[eRiders, or Circuit Riders, are travelling technology consultants. These technology assistance providers travel to small organisations in the not-for-profit sector to troubleshoot or support particular technology needs in those organisations. See more about eRiding at tacticaltech.org/eriders]
We decided to focus more on creating sustainable eRider projects. We had taken the eRider model from the start. We had good communications with the international eRider network — eRiders.net — who helped us a great deal when we were starting out, particularly Teresa Crawford.
When we were starting out we had very few resources to help us. So we started with our main focus on creating resources for others to be able to start technology support projects for NGOs.
We have also begun to broaden our scope, and are helping to initiate innovative ICT capacity building programmes in situations where eRiding is not applicable. These programmes might involve universities and other ICT institutions as well as small and medium enterprises (SMEs) in the ICT field.
Q: Looking back, what do you count among your achievements?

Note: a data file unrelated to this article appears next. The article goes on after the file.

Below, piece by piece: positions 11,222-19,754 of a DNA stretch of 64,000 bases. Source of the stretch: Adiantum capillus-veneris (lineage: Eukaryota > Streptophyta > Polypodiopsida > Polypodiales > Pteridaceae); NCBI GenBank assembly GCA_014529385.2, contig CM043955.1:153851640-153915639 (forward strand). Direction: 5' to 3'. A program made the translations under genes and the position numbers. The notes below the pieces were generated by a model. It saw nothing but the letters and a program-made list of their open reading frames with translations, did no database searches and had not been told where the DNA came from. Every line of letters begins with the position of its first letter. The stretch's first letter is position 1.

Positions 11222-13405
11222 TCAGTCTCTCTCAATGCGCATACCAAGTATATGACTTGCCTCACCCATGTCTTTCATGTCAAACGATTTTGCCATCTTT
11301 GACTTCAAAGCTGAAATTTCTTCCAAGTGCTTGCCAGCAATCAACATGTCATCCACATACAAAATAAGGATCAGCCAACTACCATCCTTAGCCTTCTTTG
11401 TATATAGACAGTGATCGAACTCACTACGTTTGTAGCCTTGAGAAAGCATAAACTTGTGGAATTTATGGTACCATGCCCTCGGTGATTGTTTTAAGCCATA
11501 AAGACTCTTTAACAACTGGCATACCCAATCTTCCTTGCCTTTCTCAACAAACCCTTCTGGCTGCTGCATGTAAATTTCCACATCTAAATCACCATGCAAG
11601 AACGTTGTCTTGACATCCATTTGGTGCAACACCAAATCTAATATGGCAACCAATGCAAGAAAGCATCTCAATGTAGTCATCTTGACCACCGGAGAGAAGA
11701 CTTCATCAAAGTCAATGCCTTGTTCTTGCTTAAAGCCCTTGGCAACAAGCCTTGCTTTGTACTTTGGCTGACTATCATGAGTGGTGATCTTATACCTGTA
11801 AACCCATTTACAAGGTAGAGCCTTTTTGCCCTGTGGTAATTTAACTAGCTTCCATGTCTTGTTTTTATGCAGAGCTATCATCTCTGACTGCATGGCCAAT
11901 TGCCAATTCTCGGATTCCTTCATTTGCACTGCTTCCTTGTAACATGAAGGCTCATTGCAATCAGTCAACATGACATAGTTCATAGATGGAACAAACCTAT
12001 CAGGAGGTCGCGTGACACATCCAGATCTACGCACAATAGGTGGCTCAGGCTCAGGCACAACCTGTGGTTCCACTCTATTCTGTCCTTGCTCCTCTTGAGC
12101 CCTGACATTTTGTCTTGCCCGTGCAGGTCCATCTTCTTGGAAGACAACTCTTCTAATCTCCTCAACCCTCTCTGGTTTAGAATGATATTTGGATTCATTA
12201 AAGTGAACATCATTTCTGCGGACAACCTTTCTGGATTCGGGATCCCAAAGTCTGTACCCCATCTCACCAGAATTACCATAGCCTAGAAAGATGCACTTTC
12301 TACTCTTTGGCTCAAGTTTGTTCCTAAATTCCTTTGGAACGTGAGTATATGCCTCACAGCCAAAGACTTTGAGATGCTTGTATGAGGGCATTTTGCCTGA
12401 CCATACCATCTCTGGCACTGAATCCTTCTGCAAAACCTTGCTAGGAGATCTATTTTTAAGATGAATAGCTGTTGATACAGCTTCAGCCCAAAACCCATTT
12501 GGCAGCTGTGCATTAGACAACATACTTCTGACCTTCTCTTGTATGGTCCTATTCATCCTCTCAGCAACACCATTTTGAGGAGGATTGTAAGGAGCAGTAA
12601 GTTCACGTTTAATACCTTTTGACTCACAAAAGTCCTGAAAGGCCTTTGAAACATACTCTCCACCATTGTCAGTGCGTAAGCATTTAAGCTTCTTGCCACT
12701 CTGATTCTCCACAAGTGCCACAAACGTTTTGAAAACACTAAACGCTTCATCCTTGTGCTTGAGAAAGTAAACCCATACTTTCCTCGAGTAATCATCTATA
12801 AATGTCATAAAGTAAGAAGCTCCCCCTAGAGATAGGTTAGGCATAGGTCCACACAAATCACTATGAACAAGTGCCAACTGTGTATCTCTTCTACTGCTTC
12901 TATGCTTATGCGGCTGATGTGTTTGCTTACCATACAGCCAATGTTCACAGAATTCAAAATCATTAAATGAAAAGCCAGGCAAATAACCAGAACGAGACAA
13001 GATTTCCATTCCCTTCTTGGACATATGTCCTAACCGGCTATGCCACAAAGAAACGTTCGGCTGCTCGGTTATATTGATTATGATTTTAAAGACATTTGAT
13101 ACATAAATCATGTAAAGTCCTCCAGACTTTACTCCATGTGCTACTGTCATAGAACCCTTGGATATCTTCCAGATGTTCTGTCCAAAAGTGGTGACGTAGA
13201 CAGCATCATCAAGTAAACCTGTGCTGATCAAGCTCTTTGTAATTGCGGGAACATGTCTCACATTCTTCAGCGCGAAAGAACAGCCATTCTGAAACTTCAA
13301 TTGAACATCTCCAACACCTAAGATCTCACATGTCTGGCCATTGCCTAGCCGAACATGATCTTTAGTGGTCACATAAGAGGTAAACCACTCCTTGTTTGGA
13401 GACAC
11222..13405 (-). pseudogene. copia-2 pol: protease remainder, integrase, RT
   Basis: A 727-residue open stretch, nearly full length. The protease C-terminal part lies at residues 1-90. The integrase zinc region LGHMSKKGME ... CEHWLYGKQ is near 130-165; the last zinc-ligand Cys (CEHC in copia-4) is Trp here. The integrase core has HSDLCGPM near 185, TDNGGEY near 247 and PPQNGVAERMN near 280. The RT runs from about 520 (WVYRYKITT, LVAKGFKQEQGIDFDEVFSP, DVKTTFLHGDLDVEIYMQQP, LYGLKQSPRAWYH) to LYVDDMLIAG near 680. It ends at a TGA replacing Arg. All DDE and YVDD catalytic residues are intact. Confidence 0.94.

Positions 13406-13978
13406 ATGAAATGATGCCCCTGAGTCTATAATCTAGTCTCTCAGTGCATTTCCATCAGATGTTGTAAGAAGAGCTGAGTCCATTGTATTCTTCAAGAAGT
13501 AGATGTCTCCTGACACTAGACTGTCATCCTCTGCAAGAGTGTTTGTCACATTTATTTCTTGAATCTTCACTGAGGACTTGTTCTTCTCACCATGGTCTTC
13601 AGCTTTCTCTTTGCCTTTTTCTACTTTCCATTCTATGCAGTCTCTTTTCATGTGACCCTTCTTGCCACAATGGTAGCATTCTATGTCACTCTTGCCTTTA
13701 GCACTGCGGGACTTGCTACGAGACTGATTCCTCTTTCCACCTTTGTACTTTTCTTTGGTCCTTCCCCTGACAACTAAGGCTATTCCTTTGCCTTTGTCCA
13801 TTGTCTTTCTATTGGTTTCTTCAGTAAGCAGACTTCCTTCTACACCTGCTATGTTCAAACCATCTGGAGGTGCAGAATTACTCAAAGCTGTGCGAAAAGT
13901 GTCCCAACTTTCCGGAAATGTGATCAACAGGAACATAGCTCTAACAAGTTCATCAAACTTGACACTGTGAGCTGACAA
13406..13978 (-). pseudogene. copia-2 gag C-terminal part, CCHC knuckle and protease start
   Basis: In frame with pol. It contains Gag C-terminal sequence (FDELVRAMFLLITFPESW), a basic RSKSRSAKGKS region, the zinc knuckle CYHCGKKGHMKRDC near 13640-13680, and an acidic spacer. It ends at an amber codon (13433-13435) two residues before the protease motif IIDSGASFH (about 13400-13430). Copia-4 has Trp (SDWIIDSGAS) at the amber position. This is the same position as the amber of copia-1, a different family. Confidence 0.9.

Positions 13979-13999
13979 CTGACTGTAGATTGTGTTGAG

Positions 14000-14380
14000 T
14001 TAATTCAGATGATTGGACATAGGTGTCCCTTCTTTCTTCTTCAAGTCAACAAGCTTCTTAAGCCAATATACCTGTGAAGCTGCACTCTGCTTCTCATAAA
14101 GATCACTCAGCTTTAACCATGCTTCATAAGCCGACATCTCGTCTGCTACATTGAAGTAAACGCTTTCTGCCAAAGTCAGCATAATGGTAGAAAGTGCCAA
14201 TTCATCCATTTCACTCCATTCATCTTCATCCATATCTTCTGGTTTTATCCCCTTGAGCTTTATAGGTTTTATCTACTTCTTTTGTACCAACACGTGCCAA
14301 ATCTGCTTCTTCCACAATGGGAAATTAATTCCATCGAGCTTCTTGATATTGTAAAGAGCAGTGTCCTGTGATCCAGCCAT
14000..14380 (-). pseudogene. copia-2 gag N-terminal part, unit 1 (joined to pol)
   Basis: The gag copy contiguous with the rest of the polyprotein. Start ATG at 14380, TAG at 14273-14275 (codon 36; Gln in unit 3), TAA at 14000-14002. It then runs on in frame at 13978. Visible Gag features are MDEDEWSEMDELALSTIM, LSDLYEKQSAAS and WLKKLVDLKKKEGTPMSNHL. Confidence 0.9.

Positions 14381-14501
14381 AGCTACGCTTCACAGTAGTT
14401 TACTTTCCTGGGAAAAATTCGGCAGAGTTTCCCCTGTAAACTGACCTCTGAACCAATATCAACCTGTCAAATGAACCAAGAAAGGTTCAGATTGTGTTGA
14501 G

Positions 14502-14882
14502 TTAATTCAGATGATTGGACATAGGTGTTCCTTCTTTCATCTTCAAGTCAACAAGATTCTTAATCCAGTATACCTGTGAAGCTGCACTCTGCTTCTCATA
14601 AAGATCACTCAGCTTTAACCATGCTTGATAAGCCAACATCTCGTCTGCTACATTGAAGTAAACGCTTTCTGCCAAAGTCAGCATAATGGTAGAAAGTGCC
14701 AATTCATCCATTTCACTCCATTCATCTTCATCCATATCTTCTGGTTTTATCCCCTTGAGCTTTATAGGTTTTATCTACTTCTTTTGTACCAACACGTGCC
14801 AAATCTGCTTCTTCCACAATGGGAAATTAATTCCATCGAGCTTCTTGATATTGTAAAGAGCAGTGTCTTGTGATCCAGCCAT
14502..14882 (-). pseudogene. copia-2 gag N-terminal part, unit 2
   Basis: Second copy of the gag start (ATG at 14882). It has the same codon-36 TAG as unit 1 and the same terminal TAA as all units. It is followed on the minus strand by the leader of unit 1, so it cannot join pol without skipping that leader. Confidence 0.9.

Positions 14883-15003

I would say that the achievements have definitely been in focussing not only on the projects that we were implementing, but also in ways to make those projects scalable. So that others could implement similar projects.
Also, we decided to focus on supporting networks of organisations, rather than individual organisations. This was quite a successful approach to take.
Q: Has the eRiding model been successful in Africa?
It’s really encouraging to see, specially recently, the levels to which eRiding is actually catching on in Africa.
There are established projects in Kenya and South Africa and new projects starting in West Africa and in Zambia. Interest is also being shown from a few other countries, which is promising.
Q: If you had a chance to do things all over again, what would you do differently this time round?
I would probably try to find local champions within the networks. Finding effective eRiders is a lot more of a challenge than finding projects, or finding networks for eRiders to be effective in.
It’s very difficult to find people who are both technologically skilled and with an understanding of the NGO community, and with a passion to serve that community as well.
I would also probably charge for the services we offer from the start. This is very important for increasing the committment of the client organisations. Free services are often not respected.
Q: One question many readers would probably have: how are the needs of a non-profit or non-governmental organisation different from those of any other similar-sized organisation?
The NGO community is very much focussed on, shall we say, a social mandate. Their bottom line is connected to community-outcomes, mission-focussed objectives. On the other hand, the commercial world has got a financial bottom-line.
So, communication is a key factor for successful engagement with an NGO. It’s both a case of communicating well with an NGO, and communication is a big need that they have too.